Flood warnings remain in place across the Midlands after heavy rain flooded homes and businesses.
Homes were evacuated in Hereford amid the worst flooding seen there since 1998, with the River Wye at its highest levels since records began.
More than 20 flood warnings are in force and roads in Herefordshire, Shropshire, Staffordshire, Warwickshire and Worcestershire were closed.
Many places saw nearly a month's worth of rain in little over 24 hours.
The Wye was 5m above its usual level on Sunday, although in Hereford "things are starting to calm down", according to Chris Bainger from the Environment Agency.
He said flood defences in the city "really did their job" and the flooding "could have been a lot worse".
Hereford and Worcester Fire and Rescue Service rescued 134 people, 16 dogs, three cats and two hamsters from flooding-related call-outs between 09:00 BST on Saturday and 07:00 GMT on Monday.
Cheshire Fire and Rescue said it was called to two river rescues in Nantwich on Saturday.
One man was found "hanging on to the bridge in fast-flowing water" near Waterlode, and another was found "clinging to a branch".
Both men were brought to safety, the fire service said.
The Environment Agency said it was investigating the flooding in Cheshire as there was a "small amount of seepage" in the county's £7m flood defences which were completed in 2017.
James Twigg, one of a number of residents near Northwich marina who had to be evacuated, said: "We got back after midnight Saturday night and it was up to our waist."
Residents in Hereford have been cleaning up after at least 20 properties, including a care home, had to be evacuated on Saturday due to rising waters.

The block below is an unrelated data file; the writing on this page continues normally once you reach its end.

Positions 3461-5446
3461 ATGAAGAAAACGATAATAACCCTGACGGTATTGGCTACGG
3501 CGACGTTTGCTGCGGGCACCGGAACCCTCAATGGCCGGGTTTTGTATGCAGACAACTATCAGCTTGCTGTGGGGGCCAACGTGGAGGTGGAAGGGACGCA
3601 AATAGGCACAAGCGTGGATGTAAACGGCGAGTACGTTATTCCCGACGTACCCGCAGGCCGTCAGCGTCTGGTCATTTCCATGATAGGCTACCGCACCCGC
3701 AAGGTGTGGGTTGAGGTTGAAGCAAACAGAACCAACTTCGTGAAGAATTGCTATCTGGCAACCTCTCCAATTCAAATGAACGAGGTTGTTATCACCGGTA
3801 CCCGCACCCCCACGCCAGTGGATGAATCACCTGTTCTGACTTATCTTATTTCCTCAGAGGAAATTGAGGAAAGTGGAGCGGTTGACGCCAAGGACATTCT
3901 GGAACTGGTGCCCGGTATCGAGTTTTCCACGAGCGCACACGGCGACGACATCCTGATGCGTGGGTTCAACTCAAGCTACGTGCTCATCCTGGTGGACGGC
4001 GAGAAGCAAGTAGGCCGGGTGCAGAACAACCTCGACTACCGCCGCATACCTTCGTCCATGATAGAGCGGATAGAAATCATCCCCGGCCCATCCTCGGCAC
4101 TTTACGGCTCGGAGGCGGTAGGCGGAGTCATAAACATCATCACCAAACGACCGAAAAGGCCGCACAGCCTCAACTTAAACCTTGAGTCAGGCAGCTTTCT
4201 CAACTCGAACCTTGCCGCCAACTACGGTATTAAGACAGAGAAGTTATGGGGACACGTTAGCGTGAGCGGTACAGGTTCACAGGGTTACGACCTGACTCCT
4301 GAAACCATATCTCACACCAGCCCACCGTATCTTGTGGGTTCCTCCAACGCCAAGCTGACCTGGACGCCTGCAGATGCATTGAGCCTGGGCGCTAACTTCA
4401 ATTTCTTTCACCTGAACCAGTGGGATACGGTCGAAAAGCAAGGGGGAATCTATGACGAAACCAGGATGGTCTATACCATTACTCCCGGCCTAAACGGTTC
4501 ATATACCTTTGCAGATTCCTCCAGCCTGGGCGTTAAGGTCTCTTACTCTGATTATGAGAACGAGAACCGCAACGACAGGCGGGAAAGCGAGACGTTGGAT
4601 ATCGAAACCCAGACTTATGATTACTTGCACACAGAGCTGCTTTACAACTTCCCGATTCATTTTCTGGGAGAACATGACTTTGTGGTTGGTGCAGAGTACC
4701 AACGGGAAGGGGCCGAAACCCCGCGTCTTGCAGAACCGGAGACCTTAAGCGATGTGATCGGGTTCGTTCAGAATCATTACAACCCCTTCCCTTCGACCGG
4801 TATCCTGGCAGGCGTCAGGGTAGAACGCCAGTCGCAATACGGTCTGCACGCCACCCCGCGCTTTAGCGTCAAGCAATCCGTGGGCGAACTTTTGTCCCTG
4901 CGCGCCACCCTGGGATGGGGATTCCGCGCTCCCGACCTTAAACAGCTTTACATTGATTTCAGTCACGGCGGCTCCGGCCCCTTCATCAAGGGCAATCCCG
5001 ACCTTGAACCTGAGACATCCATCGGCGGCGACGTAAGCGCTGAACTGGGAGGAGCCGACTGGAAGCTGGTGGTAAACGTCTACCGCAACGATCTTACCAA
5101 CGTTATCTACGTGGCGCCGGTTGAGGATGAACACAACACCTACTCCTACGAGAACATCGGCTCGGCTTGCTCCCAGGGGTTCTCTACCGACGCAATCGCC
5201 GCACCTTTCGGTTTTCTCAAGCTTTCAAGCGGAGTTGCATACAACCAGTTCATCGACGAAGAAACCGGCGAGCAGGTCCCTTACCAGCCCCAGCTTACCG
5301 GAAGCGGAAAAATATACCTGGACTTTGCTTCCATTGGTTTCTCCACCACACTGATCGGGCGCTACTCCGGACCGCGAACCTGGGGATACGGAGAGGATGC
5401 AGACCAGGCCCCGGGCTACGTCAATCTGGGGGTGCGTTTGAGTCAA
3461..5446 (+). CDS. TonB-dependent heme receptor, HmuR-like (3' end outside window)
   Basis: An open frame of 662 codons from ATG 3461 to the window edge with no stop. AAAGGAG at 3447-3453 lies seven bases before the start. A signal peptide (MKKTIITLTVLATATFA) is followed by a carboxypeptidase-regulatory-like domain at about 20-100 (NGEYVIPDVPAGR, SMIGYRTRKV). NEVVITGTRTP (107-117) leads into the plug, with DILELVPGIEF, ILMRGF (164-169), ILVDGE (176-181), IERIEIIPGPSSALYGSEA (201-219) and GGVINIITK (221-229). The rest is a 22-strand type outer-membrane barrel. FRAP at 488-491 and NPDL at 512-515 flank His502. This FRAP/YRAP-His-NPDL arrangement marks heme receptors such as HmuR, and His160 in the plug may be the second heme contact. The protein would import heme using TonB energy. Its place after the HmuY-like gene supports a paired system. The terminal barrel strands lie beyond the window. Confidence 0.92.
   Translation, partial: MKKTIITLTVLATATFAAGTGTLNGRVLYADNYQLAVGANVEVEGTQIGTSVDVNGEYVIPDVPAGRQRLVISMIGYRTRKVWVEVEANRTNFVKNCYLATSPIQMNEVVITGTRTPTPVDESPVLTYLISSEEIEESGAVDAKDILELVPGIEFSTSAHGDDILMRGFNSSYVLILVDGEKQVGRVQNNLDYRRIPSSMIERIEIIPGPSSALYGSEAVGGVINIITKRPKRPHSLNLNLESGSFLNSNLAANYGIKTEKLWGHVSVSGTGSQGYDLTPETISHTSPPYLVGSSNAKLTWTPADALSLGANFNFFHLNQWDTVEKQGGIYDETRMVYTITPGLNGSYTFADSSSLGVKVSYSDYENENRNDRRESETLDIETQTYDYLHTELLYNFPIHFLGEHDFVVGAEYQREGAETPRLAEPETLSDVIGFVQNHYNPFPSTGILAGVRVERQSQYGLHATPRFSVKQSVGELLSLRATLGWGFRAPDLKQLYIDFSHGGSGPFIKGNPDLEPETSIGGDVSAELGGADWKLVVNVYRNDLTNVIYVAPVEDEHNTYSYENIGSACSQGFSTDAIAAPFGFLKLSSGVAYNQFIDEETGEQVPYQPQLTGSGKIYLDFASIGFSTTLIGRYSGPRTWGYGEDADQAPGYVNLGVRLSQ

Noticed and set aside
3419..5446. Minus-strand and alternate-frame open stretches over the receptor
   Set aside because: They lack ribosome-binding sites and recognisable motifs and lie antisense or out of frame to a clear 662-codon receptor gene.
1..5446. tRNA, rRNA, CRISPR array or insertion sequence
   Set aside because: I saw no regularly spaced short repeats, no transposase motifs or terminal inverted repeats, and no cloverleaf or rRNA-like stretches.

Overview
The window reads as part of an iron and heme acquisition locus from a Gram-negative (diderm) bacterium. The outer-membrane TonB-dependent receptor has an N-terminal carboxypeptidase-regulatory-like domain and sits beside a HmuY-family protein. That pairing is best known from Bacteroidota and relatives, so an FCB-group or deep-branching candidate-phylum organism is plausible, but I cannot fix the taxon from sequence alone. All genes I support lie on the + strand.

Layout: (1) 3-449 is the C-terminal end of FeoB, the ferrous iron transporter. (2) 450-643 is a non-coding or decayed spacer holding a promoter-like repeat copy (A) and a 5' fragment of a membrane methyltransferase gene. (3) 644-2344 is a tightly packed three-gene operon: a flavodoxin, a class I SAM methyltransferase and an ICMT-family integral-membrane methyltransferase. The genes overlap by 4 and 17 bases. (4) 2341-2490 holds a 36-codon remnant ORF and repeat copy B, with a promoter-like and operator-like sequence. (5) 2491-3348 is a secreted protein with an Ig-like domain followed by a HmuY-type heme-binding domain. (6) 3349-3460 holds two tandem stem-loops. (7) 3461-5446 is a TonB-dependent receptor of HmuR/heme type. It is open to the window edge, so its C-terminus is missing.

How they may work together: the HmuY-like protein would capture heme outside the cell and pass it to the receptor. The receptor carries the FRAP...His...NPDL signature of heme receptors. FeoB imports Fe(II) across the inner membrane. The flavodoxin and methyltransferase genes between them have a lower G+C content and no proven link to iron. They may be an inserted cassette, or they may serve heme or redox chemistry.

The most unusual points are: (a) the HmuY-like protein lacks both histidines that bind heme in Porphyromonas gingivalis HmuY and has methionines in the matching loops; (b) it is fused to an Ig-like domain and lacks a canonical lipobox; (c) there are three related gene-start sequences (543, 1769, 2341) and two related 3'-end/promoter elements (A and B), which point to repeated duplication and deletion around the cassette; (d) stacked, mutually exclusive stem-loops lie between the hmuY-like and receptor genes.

Herefordshire Council confirmed 18 of the home's residents had been safely evacuated and all had either been put in temporary accommodation or returned to their own homes.
Carla Good was forced to take refuge upstairs after water rushed into her home.
"It's just terrible, all the carpets are wet through, we're all having to wear boots," she said.
She said the lino in her kitchen had been ripped up by the floods, the garden was "a mess" and her house now "smells disgusting".
Flood warden Colin Taylor got out his boat and rescued neighbours when the water rose in Greyfriars Avenue in Hereford on Sunday.
He said: "I was making sure people were safe and sound... and if they wanted to be moved, we said 'jump in the boat, let's push you to safety'."
In Kentchurch, pub landlord William Chambers said he was forced to stop serving food on Saturday when "the fields just emptied" into The Bridge Inn.
"There was a lot of destruction," he said. "It was quite a powerful flood."
He hopes to return to business as usual by Wednesday depending on the damage to his kitchen equipment after "half the village" helped clean up the pub on Sunday.
Rail disruption is expected to last for at least a week with part of a track at Pontrilas washed away.
River levels have steadied in Worcester, but will not peak until Tuesday,
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